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RE: Shuttle Questions Q and A (2)
« Reply #134 on: 06/12/2006 09:52 pm »
Quote
mkirk - 12/6/2006  2:33 PM


My theory on that is NASA is letting those guys (photographers) serve as human “canaries” like they use in coal mines.  If a photographer keels over then the NASA Test Director knows it is not safe to let people he likes into the Pad area. :)


Classic!

Offline astrobrian

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Re: Shuttle Questions Q and A (2)
« Reply #135 on: 06/12/2006 10:19 pm »
So wrong yet so funny.  
If I remember correctly the stuff is very acidic too

Offline mkirk

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Re: Shuttle Questions Q and A (2)
« Reply #136 on: 06/12/2006 10:29 pm »
Quote
Launch Fan - 12/6/2006  4:39 PM

Quote
mkirk - 12/6/2006  2:33 PM


My theory on that is NASA is letting those guys (photographers) serve as human “canaries” like they use in coal mines.  If a photographer keels over then the NASA Test Director knows it is not safe to let people he likes into the Pad area. :)


Classic!

Quote
astrobrian - 12/6/2006  5:06 PM

So wrong yet so funny.  
If I remember correctly the stuff is very acidic too

I guess I should point out that as part of my cosulting work I am one of those photographers/canaries...as is Ben

Mark Kirkman
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Offline astrobrian

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Re: Shuttle Questions Q and A (2)
« Reply #137 on: 06/12/2006 10:41 pm »
Still wrong, maybe not as funny now :) You described it in a way that was more from an outsider perspective rather than one who does that stuff first hand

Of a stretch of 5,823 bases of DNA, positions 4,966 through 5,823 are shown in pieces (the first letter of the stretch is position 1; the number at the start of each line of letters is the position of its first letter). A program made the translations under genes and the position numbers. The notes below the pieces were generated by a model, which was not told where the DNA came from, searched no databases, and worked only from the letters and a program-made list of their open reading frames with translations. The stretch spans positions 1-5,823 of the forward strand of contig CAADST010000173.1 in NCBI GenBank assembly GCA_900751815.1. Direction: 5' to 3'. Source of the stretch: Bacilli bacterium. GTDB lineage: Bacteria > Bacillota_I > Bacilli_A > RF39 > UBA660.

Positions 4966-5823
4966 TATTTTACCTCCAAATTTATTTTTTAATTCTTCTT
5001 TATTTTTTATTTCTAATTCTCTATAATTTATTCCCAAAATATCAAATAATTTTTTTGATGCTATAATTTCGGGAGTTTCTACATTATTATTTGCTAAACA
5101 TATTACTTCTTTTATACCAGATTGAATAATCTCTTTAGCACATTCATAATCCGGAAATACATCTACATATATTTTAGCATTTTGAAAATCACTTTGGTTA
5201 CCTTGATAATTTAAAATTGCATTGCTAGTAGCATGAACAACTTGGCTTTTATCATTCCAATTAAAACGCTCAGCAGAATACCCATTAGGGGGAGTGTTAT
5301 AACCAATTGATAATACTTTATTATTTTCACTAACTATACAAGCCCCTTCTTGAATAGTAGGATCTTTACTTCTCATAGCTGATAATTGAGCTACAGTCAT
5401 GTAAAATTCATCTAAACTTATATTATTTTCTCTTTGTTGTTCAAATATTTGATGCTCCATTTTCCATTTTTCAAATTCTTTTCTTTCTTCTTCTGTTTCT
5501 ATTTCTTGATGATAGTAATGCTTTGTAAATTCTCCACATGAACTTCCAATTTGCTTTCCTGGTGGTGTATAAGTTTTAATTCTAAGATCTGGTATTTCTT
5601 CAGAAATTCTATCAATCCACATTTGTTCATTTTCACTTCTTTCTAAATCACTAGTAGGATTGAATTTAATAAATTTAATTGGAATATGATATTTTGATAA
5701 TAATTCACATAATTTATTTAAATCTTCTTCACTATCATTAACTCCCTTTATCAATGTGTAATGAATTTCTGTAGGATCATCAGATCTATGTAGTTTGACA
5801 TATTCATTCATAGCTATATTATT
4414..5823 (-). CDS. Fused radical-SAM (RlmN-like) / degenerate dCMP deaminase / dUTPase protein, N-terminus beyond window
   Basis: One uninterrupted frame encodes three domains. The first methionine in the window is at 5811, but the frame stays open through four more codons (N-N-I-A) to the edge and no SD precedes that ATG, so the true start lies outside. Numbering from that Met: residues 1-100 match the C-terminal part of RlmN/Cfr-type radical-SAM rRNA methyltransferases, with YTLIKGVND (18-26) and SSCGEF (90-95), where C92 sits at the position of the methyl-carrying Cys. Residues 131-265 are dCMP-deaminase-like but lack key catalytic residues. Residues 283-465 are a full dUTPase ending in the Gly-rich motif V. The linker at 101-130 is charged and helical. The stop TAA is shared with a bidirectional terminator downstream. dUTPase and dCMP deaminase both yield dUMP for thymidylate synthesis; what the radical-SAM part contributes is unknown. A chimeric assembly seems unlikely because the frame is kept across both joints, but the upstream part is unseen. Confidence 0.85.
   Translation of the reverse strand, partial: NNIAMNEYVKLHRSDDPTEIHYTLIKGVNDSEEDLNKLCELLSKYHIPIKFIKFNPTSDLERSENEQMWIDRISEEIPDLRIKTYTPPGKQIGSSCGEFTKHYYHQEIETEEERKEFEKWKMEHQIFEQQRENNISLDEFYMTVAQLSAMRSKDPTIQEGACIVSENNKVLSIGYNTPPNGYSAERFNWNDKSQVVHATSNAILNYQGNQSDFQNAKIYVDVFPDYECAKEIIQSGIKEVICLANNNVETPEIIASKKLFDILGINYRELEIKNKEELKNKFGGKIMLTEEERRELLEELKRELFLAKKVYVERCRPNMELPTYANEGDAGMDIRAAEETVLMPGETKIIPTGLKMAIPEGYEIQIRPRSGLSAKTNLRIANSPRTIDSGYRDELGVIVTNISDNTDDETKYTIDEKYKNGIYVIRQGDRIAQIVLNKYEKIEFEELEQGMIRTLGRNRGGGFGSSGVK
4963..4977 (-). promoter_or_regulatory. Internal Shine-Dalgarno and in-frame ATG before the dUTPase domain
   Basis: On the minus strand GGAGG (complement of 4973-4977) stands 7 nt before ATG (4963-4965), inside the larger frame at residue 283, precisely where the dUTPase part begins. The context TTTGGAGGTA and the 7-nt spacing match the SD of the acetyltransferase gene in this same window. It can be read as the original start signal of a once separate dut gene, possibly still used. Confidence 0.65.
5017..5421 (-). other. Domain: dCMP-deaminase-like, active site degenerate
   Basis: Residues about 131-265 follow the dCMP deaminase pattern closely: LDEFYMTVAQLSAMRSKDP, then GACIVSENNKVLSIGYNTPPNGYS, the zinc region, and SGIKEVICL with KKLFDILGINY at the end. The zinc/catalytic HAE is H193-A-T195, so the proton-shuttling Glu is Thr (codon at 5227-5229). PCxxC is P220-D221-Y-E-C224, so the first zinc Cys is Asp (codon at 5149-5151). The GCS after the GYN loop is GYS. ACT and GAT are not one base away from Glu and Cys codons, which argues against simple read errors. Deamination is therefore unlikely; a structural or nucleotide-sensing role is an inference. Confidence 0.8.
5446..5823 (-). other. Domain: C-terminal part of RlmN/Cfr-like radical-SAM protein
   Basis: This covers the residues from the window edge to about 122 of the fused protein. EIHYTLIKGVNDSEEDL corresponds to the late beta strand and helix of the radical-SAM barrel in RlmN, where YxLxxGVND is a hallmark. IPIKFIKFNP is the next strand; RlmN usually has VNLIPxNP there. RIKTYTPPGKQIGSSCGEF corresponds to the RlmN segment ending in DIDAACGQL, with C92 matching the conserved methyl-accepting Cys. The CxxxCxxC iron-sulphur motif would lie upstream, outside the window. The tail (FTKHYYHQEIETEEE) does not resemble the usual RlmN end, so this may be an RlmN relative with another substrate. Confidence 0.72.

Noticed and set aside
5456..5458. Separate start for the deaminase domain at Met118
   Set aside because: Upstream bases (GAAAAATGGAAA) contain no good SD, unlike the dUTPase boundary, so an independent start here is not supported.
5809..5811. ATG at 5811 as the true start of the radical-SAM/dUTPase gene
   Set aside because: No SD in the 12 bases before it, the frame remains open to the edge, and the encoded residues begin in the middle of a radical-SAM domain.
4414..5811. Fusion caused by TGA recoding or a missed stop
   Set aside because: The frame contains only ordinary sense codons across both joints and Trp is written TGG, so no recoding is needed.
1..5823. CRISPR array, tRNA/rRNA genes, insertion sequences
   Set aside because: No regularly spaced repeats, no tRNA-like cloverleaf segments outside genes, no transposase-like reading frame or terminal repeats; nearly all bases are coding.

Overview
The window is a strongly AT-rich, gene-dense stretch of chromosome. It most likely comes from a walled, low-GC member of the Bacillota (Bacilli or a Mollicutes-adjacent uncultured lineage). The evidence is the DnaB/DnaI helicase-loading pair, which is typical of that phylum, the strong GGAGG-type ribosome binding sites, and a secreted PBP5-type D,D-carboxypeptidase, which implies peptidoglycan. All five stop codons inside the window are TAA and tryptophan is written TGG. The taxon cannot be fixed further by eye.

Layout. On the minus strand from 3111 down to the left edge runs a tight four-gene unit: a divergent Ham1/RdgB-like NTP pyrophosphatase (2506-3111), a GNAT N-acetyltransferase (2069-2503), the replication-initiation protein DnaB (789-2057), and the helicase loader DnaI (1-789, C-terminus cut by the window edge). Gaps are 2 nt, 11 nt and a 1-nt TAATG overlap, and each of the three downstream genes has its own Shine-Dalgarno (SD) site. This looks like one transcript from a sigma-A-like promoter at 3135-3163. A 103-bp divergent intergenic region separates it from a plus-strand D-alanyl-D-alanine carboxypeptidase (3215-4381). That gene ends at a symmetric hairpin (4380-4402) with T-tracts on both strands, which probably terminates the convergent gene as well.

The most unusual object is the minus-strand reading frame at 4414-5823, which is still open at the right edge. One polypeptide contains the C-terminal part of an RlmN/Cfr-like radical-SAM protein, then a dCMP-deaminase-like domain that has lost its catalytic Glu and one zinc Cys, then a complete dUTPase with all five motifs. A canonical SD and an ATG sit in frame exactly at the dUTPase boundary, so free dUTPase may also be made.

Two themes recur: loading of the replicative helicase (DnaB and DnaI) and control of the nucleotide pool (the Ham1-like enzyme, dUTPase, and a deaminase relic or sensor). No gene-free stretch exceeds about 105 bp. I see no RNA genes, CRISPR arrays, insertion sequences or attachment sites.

Offline Rocket Guy

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Re: Shuttle Questions Q and A (2)
« Reply #138 on: 06/12/2006 10:51 pm »
Not only are we out there, but we touch that exhaust with our bare hands. It's hazardous but certainly not on the order of keeping people out very long. It's all dilluted a lot.

SRB exhaust consists mainly of of hydrohcholic acid (very corrosive to things like cameras (!), in liquid (dissolved in water) and gas forms); aluminum oxide (white residue that gets all over everything); and nitrogen dioxide (the smelly gas in the air, toxic in concentrated amounts). There's more stuff (because the fuel has polymers as well keeping it together) but that is what results from the burning of the fuel portion.

Offline astrobrian

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Re: Shuttle Questions Q and A (2)
« Reply #139 on: 06/12/2006 10:52 pm »
ok, so then is it in concentrated amounts by the time you go out there or is it seriously up in the air , no pun intended, if the air is breathable? I wouldn't think NASA would risk people just to get the film back to the truck a few minutes sooner. I would guess NASA has hazardous gas detection machines of some kind for you guys